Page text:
The chief justice also directed PSMA President Iskander Khan to present a copy of the letter he had written to Federal Minister for Food and Agriculture Nazar Muhammad Gondal on June 16, 2009.
Responding to an inquiry by the chief justice, Khan said he had written to the minister that they had sugar stock of two million metric tons. The chief justice reminded him that he had also written to the minister that the PSMA had sugar stock sufficient up to December 2009.
During the course of proceedings, the chief justice observed that the court had not barred anyone from crushing sugarcane.The Punjab government in its reply to the Supreme Court on fixing the sugar prices said the country is facing the crisis because the Trading Corporation of Pakistan (TCP) failed to import the commodity in time.
It further stated that the sugar dealers sold 63 per cent of their stock in the first nine months while 37 per cent stock was hoarded for profiteering prior to the beginning of the crushing season. It said no formal inquiry was conducted on a report based on NAB investigation and the Supreme Court, taking suo motu action, dismissed the case on January 24, 2008.
PML-N rejects NAB report on sugar
How can the Sharifs be held responsible for the sugar crisis in 2006 when they were in exile: says Senator Pervaiz Rashid.
LAHORE: Senator Pervaiz Rashid has said the National Accountability Bureau report about involving the Sharif brothers in 2006-07 sugar crisis was to stop the return of PML-N leaders to Pakistan and a tactic to blackmail them.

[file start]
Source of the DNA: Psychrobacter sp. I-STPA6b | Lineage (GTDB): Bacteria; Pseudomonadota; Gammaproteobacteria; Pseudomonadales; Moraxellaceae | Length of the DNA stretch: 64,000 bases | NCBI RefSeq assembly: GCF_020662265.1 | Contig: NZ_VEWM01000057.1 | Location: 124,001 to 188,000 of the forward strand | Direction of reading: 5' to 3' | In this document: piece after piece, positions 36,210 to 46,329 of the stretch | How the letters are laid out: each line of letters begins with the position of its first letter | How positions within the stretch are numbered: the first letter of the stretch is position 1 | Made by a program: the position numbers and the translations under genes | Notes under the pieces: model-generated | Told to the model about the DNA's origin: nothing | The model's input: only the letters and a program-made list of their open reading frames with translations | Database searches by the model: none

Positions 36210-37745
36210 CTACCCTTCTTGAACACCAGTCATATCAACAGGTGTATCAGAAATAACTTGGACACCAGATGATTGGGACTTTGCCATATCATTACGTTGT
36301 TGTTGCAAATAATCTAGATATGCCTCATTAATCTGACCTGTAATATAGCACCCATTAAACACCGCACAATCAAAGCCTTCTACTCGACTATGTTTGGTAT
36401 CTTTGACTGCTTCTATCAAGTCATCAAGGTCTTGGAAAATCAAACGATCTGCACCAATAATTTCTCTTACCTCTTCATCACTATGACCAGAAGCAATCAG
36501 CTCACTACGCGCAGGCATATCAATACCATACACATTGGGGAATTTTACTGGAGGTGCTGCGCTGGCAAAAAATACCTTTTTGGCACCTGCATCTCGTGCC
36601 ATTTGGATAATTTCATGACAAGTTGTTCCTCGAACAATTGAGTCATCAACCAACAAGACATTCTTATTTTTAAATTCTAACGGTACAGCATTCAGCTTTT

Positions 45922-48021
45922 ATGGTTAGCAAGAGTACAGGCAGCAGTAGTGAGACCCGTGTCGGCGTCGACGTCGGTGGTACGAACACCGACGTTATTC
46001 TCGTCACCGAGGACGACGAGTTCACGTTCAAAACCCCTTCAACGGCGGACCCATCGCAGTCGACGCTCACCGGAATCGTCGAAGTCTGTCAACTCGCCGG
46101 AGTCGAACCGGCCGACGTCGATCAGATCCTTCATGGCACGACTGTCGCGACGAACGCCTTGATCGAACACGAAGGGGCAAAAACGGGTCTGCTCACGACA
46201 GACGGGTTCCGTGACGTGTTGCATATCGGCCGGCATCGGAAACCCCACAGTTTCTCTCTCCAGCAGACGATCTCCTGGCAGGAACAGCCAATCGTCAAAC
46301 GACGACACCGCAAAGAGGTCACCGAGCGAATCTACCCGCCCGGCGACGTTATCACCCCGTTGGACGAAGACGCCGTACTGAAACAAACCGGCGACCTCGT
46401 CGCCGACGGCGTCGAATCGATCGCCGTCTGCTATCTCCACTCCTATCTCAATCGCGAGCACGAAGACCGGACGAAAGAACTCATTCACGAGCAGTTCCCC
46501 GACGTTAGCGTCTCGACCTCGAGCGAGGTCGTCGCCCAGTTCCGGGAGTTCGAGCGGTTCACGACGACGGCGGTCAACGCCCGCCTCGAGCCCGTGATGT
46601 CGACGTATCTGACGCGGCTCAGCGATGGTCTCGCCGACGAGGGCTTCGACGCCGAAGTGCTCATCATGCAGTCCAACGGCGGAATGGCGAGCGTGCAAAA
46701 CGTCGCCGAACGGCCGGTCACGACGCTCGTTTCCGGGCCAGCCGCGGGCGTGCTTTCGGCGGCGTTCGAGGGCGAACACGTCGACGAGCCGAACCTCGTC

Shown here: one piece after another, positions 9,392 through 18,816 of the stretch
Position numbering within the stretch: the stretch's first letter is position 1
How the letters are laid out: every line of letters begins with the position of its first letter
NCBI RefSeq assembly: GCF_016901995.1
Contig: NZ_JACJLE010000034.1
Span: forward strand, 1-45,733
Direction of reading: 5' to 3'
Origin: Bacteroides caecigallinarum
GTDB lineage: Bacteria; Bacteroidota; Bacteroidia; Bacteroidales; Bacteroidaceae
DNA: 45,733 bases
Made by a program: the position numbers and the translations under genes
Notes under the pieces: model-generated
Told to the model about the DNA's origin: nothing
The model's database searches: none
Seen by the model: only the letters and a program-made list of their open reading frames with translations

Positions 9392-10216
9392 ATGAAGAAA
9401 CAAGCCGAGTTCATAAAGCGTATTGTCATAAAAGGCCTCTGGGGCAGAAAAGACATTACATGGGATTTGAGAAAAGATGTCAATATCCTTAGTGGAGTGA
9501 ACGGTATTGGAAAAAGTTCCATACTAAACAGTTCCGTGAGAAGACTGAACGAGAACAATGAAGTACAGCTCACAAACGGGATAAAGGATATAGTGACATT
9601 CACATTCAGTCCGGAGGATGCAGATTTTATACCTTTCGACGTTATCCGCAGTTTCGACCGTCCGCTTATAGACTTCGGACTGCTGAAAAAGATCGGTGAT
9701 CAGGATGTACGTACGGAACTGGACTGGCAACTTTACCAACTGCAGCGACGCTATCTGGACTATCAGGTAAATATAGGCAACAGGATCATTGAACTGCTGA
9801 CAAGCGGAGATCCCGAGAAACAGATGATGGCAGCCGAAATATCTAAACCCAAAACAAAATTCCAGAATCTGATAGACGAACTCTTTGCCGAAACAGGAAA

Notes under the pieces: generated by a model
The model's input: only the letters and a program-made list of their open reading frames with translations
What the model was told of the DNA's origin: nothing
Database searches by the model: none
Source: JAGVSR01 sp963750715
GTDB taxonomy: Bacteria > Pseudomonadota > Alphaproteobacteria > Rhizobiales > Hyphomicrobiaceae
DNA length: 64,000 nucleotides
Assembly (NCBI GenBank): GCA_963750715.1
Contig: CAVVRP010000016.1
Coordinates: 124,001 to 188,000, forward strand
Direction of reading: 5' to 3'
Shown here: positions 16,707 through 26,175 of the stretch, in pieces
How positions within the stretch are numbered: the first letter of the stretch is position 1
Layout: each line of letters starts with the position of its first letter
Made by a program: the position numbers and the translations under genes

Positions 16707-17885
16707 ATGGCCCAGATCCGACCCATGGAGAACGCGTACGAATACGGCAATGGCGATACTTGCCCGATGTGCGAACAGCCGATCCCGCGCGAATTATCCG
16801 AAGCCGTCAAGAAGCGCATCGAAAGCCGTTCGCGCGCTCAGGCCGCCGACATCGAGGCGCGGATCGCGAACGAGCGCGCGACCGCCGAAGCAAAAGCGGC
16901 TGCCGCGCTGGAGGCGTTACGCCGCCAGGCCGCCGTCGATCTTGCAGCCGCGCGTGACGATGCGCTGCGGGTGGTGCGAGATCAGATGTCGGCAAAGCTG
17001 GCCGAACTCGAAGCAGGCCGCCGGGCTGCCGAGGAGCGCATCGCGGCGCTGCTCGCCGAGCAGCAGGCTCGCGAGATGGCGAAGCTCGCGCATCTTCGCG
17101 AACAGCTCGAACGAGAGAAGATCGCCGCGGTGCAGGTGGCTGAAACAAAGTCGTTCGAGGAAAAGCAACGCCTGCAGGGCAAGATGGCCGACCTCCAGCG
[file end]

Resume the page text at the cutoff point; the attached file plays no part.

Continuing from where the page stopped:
Commenting on the NAB report published after three years, the senator said that it was an era of dictatorship when the PML-N had issued a schedule of the All Parties Conference, Charter of Democracy and return of Nawaz Sharif to the country.
According to a press release issued here on Thursday, he said that all these tactics were adopted to create hurdles in the return of the exiled politicians.
He said the report about the sugar crisis against the PML-N leaders was a part of the character assassination campaign launched by the dictator.
It was the period when former president Pervez Musharraf was feared of public reaction against him and was not ready to give permission to prominent opposition leaders to play their political role, he said.
‘How can the Sharifs be held responsible for the sugar crisis in 2006 when they were in exile’, he questioned and added that they were not even allowed to perform funeral rituals of their father by the dictator.
The senator said that Shahbaz Sharif was also not allowed to participate in the marriage ceremony of his daughter.
Mr Rashid said when Shahbaz Sharif came to Pakistan he was sent back to Saudi Arabia through another plane despite clear orders of the Supreme Court.
He said most of such cooked up reports, which were prepared only to please the higher authorities, were proved wrong in the court.
He said why the government at that time did not dare to publish the report about the sugar crisis if irregularities were identified in it.
The senator said the Sharif brothers had never been involved in hoarding or anti-people policies and the public support given to them in the last general election was a proof of the fact.